To make this answer more general, I removed the actual domains: the links tend to expire shortly when the administrator of the compromised site responds to the problem.
I'm curious about this specific case. --
What happens next may also vary depending on the conditions, to complicate the investigation. The next site may be configured to give the actual payload only when an actual browser access it, or only if the browser's user agent matches something that could be exploited. It may give different contents when user agent is e.g.
curl/7.52.1, so obfuscating the user agent using
curl -A may become handy. The next URL
http://example.net/?s=27012018&a=401336&c=cpcdiet gives an empty reply to
curl, while Google Chrome gets a new HTTP redirect:
which has the following content (indentation added for readability):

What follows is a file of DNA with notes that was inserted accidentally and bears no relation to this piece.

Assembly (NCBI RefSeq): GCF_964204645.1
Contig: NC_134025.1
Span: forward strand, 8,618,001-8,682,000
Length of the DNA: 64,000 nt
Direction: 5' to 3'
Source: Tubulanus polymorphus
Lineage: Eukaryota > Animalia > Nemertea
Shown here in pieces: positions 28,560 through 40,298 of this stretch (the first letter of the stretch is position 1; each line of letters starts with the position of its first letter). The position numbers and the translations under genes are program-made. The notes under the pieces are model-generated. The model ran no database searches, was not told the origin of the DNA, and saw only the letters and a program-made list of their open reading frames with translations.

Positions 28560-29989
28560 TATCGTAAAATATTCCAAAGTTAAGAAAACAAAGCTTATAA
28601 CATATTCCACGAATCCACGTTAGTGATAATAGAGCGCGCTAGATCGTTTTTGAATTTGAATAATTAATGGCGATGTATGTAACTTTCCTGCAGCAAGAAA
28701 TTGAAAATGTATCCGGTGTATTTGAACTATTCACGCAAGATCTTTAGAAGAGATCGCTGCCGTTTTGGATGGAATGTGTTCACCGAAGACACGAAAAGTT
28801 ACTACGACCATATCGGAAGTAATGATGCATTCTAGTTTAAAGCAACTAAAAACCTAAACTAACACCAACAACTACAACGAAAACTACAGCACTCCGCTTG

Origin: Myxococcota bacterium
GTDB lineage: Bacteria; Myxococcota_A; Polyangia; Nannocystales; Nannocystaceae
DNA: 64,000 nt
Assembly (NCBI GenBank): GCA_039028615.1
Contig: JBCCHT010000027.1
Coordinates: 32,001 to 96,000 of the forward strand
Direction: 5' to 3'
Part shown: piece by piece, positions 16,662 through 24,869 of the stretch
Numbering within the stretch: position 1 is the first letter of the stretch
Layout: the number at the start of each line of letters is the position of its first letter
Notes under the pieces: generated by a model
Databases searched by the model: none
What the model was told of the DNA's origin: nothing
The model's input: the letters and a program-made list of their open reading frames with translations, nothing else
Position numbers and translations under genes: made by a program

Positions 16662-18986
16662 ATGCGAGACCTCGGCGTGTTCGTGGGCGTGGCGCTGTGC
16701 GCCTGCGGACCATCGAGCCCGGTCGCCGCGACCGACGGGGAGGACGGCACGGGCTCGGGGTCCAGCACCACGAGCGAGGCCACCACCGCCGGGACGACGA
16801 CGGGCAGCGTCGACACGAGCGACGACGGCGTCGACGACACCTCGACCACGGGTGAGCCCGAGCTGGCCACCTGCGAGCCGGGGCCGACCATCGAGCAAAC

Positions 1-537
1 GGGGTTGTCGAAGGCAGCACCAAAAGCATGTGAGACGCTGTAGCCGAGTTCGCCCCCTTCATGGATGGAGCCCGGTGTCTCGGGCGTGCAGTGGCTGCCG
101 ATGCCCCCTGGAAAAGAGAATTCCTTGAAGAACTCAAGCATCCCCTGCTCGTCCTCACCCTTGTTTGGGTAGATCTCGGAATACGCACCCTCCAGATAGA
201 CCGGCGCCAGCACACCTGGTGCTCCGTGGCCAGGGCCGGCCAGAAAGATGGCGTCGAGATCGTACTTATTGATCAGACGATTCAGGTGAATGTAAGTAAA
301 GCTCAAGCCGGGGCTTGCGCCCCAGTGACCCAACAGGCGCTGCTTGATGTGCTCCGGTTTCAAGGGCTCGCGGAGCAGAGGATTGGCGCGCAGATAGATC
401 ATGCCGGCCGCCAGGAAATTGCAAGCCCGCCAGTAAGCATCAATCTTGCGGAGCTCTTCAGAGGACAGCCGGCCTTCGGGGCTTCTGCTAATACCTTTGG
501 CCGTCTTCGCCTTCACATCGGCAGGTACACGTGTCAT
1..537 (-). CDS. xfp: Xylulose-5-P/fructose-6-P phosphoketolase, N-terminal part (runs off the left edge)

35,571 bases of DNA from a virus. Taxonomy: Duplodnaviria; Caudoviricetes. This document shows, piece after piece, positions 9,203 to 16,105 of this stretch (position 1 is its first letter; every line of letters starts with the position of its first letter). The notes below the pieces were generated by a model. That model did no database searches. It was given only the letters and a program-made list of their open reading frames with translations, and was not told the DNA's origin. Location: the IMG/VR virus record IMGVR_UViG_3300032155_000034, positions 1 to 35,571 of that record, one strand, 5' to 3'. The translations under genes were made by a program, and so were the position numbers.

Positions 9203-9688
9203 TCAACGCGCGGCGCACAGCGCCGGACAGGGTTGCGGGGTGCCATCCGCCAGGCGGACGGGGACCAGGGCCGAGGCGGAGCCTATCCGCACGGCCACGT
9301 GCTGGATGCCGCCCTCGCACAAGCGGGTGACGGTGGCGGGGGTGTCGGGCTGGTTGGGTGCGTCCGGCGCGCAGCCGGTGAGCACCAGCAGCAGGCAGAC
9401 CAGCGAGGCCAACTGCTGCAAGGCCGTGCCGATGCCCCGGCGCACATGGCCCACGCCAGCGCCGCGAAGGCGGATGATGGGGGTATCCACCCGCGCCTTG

stylesheet URL has just a placeholder CSS containing only
dns-prefetch URL leads currently to an
script finally redirects to a site titled Pharmacy online-store, selling Viagra.
The final location is a domain registered to a private person from Russia; high probability for scam.
What potential security flaws could I have been exposed to by simply slicking on an unknown link, and doing nothing else?
This has a huge potential to be harmful in general, but it depends on how your browser reacts and is the exploit targeted against a vulnerability in this particular environment.
This investigation revealed that you could have lost money by ordering Viagra on a (probably fake) pharmacy site, but it could well have been worse, too.